Jesus The Son Of God

Who was Jesus? Was he a divine being? Was he God? Was he a man simply representing God? Or was he a fraud, an impostor seeking some glorious claim to fame? This is a brief study to answer these questions.

The acceptance of Jesus Christ as the Son of God is, ultimately, a question of faith. Today, it is faith in the historical record that provides the information of Jesus and his work. Is there adequate evidence of the truthfulness of the New Testament? Can we trust its claims?


Let us first consider some prophecies in the Old Testament. These prophecies spoke much about the coming of a Messiah. We will see how Jesus fulfilled them in every detail. This is important because the Old Testament was finished, recorded and in existence when Jesus was here.

Seven hundred years before Christ was born, it was prophesied that he would be born in Bethlehem (Mic.5:2); that he would be born of a virgin (Isa. 7:14); that he would be called out of Egypt (Hos.l:l); that he would be despised and rejected (Isa. 53:3); that he would be betrayed for thirty pieces of silver (Zech. 11:12); that he would suffer, be rejected, and slain (Isa. 53); that he would be given vinegar to drink in his suffering (Psa. 69:21); that his garments would be parted (Psa. 22:18); that he would make his grave with the rich (Isa. 53:9); and that he would be resurrected from the dead (Psa. 16:8-11).

Remember, these were documented statements recorded hundreds of years before Jesus' birth. Also remember that these are just a few of the prophecies regarding Christ. Consider the impossibility of picking an individual at birth and manipulating all these circumstances to accomplish an apparent fulfillment of prophecy. A family with the right ancestry would have to be willing to have a baby conceived before marriage, and have him born in Bethlehem, be willing to take him to Egypt for a while, bring him back to the city of Nazareth, have him grow up doing nothing but nice things yet make sure people despised and rejected him. Wow!! Talk about manipulation! But we're not through. Someone would have to agree to betray him for thirty pieces of silver. The Roman government would have to agree to crucify him with a couple of thieves. Someone would have to give him vinegar, make sure his garments were parted and sold, and find a rich man willing to provide a burial place. And then there is the echo of the empty tomb. His body would have to have been stolen from a guarded and sealed tomb and hid in such a way as to never be found.


No, I'll take the New Testament account. I just don't believe that much manipulation could have taken place, over that long a time, involving that many people, without a mishap.

If all that is not enough, think of the credibility of the men who were with Jesus, his disciples. They were good and moral in every way. Not the kind of men who would plot and put together a lie, especially when it meant they would die horrendous deaths to perpetuate this lie. From the best historical sources found, all of Jesus' apostles except John died violent deaths because of their faith and allegiance to Jesus Christ. Matthew was slain with a sword, James was beheaded, James (the Lord's brother) was thrown from a pinnacle of the temple and beaten with clubs, Philip was hanged, Bartholomew was flayed alive, Andrew was martyred on a cross, Thomas killed with a lance, Thaddeaus was shot with arrows, Simmon Zelotes was crucified, Peter crucified head down, Matthias was stoned and Paul was beheaded. Would these and many more suffer so much for a cause they knew to be false?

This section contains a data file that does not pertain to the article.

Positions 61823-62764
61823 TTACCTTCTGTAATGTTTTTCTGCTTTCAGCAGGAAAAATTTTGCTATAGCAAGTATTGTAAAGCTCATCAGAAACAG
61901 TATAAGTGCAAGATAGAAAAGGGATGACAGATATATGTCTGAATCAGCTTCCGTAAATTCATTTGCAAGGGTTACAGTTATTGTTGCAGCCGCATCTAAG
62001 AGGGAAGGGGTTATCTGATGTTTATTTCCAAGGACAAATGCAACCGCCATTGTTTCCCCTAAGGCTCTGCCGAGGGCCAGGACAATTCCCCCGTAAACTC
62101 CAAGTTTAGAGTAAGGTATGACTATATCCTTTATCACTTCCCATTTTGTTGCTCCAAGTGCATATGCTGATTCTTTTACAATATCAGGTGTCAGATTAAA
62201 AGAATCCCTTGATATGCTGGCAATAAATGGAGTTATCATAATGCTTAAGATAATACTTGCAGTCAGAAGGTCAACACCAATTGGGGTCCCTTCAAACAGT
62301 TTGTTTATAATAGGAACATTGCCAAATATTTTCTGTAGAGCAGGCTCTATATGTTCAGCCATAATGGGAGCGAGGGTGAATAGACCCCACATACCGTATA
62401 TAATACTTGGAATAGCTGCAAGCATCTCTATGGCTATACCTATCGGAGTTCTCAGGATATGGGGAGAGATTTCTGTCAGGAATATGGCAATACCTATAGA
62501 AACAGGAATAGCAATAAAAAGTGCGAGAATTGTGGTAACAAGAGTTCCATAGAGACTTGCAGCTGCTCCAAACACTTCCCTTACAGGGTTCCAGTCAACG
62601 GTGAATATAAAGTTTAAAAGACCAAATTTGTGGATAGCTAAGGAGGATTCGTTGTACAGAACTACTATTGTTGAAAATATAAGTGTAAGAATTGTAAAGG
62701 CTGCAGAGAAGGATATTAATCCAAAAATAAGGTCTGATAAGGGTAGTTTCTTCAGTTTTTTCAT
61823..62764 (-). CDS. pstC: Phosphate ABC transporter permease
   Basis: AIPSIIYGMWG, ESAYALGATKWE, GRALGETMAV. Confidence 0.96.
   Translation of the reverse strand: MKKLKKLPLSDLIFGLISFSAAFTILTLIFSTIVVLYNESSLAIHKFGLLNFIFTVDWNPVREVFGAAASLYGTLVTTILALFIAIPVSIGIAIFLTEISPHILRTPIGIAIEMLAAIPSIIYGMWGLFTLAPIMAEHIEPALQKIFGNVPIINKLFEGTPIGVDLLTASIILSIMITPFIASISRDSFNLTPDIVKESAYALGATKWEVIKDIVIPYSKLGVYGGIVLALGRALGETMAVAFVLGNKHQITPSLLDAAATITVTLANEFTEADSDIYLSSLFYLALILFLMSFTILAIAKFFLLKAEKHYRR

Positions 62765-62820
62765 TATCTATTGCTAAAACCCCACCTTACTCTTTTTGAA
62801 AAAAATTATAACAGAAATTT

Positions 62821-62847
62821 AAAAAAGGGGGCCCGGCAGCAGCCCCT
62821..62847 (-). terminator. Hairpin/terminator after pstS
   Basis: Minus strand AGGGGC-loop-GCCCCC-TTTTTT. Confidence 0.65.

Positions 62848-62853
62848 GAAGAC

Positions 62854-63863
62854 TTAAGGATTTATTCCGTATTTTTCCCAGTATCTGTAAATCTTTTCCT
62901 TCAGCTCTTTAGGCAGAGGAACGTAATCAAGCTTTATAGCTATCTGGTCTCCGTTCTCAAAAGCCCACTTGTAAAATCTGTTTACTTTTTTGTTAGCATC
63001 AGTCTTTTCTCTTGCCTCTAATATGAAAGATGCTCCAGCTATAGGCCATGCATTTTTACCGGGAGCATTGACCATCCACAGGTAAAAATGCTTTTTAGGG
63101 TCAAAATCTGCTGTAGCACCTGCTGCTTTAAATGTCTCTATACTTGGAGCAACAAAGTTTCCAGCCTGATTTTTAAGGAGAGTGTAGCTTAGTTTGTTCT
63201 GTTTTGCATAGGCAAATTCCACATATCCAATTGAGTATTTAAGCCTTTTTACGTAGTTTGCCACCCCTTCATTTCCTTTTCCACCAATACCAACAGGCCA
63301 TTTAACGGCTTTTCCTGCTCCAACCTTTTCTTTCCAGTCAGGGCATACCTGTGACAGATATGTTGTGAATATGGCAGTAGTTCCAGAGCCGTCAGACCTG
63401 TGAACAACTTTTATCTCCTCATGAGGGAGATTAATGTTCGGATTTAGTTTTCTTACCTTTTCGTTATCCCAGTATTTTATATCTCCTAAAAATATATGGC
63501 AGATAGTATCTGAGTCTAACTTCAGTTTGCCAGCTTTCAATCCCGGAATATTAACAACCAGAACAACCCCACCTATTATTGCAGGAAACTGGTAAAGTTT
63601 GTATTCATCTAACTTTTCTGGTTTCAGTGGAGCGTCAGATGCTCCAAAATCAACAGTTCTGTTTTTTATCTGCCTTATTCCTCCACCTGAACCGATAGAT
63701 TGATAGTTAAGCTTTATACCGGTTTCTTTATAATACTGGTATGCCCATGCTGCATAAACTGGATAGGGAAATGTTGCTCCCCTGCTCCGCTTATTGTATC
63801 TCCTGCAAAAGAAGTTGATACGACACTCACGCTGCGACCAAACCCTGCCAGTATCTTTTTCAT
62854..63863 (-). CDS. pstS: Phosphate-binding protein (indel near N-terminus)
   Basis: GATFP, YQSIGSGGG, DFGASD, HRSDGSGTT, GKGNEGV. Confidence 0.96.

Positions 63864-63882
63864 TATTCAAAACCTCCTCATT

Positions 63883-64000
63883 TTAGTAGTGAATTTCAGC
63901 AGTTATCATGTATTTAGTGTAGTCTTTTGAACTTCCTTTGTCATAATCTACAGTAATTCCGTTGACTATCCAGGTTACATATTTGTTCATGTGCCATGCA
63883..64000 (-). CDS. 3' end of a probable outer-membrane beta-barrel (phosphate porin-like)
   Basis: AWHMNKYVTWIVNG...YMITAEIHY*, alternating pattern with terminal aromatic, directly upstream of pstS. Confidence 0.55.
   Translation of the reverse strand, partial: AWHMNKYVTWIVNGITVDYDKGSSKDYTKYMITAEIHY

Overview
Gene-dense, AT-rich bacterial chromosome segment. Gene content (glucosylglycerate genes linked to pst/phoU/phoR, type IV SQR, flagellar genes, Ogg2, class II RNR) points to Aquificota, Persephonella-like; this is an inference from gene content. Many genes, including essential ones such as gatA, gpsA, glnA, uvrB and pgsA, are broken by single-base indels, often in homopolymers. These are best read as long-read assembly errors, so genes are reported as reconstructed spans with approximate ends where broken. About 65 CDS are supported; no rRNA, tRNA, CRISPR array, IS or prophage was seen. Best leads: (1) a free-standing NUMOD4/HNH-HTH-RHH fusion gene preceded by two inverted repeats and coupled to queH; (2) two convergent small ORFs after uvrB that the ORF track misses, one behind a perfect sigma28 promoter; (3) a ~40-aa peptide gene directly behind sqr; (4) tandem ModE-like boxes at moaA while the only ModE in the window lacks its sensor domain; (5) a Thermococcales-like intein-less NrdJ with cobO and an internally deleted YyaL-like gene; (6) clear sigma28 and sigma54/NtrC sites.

Another point to consider is if the gospel accounts were fiction, they had to originate in one of two ways; independently or in cooperation with one another. It is impossible that their accounts were arrived at independently because the agreements are too consistent. It would be absurd to think that four men could write four accounts of something that never existed independently of one another and yet make their stories agree to the extent these do.

Consider also the apparent discrepancies (such as Matt. 8:5-13 with Luke 7:1-10), of their accounts. If mere men were writing separate accounts about Jesus’ life, his teaching, and death, and only doing it to perpetuate a lie, they would have made sure that every detail was described exactly the same to avoid any kind of criticism. If they were not made up independently of one another, and there was no collaboration, then the only choice we have is to accept them as true accounts of facts that actually occurred.

What facts do these accounts teach about Jesus? Matthew and Luke give us a detailed account of Jesus' virgin birth, showing clearly His divinity, yet showing us His humanity as well. Matthew 1:23, "Behold, a virgin shall be with child, and shall bring forth a son, and they shall call his name Emmanuel, which being interpreted is, God with us." This is a fulfillment of Isaiah's prophecy found in Isa. 7:14. Note the meaning given to the word "Emmanuel ... God with us!"

Luke's account of the birth of Jesus is more detailed. (Lk.1:26-35) The angel Gabriel spoke to Mary, telling her that she had found favor with God and that she would conceive and bring forth a son that she was to name Jesus. In verse 32 Gabriel said, "He shall be great, and shall be called the Son of the Highest: and the Lord God shall give unto him the throne of his father David." Mary wanted to know how such a thing could happen since she had not been with a man. Gabriel said in verse 35, "The Holy Ghost shall come upon thee, and the power of the Highest shall overshadow thee: therefore also that holy thing which shall be born of thee shall be called the Son of God." If there is any credibility to the scriptures, surely we can see from these few verses the divine nature of Jesus as well as the human nature. He was born of a human, Mary. Yet, as we read of his conception, we clearly see that he was the divine Son of God. We might also add that Jesus was divine from the very beginning. Notice Mary was told, "that holy thing which shall be born of thee shall be called the Son of God."